Setup will automatically launch.
If prompted to get updates, I recommend you do so. If you are not connected to the Internet, select ‘No, thanks’.
Enter your product key. If you purchased Windows 8 from the Microsoft Store and you are using the Windows 8 Upgrade Assistant, the key will be embedded. If you download a .ISO file or purchased Windows 8 on DVD, check your email when you registered to purchase the upgrade or check your Windows 8 product packaging for the product key. After Entering the product key, click Next to continue with setup.
Read and Accept the End User License Agreement.
Now this is an important part of setup. If you have any personal files on your computer, those will be preserved when you select ‘Keep personal files only’. As noted earlier, you will need to reinstall programs and drivers for your hardware devices. If you choose Nothing, Windows 8 will place your files in a folder called Windows.old. After making your decision, click Next.
Wait while Windows 8 does some last checks.
At the summary screen, review the changes that will be made to your computer. If you are not sure, click Back and make any appropriate changes. As noted, you will not be able to use your computer during this period. The time it takes complete the upgrade will be dependent on your system specifications such as processor speed, memory and your data set. Click the Install button to begin.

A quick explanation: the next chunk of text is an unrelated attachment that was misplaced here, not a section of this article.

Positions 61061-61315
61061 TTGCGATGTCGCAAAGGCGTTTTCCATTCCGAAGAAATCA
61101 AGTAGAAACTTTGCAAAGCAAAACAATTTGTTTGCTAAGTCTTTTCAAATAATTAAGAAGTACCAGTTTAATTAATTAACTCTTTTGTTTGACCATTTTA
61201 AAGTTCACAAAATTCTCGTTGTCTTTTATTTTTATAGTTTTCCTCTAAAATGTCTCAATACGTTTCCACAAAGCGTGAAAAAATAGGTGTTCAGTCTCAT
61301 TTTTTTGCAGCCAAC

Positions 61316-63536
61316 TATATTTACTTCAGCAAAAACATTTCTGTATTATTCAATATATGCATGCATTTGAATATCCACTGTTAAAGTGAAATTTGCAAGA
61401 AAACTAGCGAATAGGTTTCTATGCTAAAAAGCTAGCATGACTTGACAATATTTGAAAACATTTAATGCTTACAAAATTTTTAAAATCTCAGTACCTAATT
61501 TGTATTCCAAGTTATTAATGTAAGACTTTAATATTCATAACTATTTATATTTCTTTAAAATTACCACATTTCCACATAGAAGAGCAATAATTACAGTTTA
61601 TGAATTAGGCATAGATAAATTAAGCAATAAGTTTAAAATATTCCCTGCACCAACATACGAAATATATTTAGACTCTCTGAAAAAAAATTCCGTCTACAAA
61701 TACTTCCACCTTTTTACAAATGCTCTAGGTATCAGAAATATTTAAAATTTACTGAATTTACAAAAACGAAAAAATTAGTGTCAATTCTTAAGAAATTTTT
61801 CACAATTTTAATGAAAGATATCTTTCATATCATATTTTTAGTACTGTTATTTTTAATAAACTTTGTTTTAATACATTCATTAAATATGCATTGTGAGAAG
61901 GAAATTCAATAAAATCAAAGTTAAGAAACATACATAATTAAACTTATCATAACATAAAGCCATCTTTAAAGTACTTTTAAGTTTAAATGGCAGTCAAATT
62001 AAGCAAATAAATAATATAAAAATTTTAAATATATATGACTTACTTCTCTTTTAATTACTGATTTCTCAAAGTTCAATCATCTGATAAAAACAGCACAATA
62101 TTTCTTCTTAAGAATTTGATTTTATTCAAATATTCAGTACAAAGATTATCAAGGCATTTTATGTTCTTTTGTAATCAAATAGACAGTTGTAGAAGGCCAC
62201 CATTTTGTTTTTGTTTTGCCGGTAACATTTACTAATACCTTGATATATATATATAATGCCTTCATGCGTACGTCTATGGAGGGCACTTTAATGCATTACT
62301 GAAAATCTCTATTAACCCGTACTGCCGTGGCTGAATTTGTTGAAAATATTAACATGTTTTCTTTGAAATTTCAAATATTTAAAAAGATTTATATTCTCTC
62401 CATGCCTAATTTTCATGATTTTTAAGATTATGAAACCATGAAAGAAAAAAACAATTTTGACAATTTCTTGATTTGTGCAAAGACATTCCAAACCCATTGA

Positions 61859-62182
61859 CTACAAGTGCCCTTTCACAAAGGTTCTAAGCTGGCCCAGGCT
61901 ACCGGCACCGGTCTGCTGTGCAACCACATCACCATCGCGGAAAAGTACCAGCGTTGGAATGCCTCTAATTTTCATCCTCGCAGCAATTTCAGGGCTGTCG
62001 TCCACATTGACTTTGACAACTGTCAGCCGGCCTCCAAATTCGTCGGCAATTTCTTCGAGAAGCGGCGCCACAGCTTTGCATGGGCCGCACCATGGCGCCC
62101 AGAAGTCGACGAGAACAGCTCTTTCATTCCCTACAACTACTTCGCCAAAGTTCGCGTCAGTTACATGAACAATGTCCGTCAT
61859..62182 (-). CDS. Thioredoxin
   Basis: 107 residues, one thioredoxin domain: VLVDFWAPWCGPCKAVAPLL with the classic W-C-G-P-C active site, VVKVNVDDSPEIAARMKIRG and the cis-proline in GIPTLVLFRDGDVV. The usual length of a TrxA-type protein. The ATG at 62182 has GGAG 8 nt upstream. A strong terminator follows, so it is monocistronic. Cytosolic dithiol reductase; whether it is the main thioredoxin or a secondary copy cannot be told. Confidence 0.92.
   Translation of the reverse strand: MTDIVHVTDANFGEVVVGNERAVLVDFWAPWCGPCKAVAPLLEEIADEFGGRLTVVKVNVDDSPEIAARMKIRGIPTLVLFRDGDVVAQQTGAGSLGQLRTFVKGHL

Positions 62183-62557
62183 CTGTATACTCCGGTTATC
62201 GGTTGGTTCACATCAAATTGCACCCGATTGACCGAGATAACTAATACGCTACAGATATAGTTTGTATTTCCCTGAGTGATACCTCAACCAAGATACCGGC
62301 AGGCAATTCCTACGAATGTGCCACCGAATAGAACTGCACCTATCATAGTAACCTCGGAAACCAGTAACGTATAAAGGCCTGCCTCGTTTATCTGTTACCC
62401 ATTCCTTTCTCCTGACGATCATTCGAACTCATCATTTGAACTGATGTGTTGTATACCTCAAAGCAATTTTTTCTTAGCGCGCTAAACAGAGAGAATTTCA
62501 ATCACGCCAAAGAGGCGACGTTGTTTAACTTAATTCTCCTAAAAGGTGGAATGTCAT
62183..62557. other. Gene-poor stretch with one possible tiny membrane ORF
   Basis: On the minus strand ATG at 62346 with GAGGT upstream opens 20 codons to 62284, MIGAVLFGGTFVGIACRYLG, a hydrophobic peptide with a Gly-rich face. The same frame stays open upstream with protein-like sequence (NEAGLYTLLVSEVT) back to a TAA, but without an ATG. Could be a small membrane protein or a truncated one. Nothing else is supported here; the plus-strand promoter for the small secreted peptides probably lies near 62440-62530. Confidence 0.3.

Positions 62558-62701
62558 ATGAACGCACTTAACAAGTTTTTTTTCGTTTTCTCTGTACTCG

Windows 8 setup will go into full screen mode and restart several times.
After your computer restarts, Windows 8 will continue setup. Windows setup will go through several screens indicating Tasks it needs to complete:
- Windows setup will say its ‘Preparing’
- Getting your devices ready.
- Getting system ready
Then restart and setup will continue.
Windows 8 will now indicate it is ‘Moving your settings’
Out of Box Experience.
You will now arrive at the Out of Box Experience where you will setup and personalize your Windows experience.
The first option presented is the Color Picker, here you can choose a color that represents you. You have up to 25 to choose from. If you can’t decide now, you can always do it later. Click Next
The settings screen screen allows you to customize whether you want to have Microsoft send information about Windows to Microsoft to ensure it runs smoothly. Click Use Express settings. If you rather not, you can click Customize.
- Wait while Windows 8 finalizes your settings.
Wait while Windows 8 does some final configuration.
You have successfully migrated from Windows XP to Windows 8. To check if your files are there, launch the Windows Desktop App.
Launch File Explorer on the Windows Taskbar and open documents and you should see all your files previously in Windows XP.
You can proceed to reinstall your applications and install your drivers.
For more information about how to install applications Windows 8, see the following article: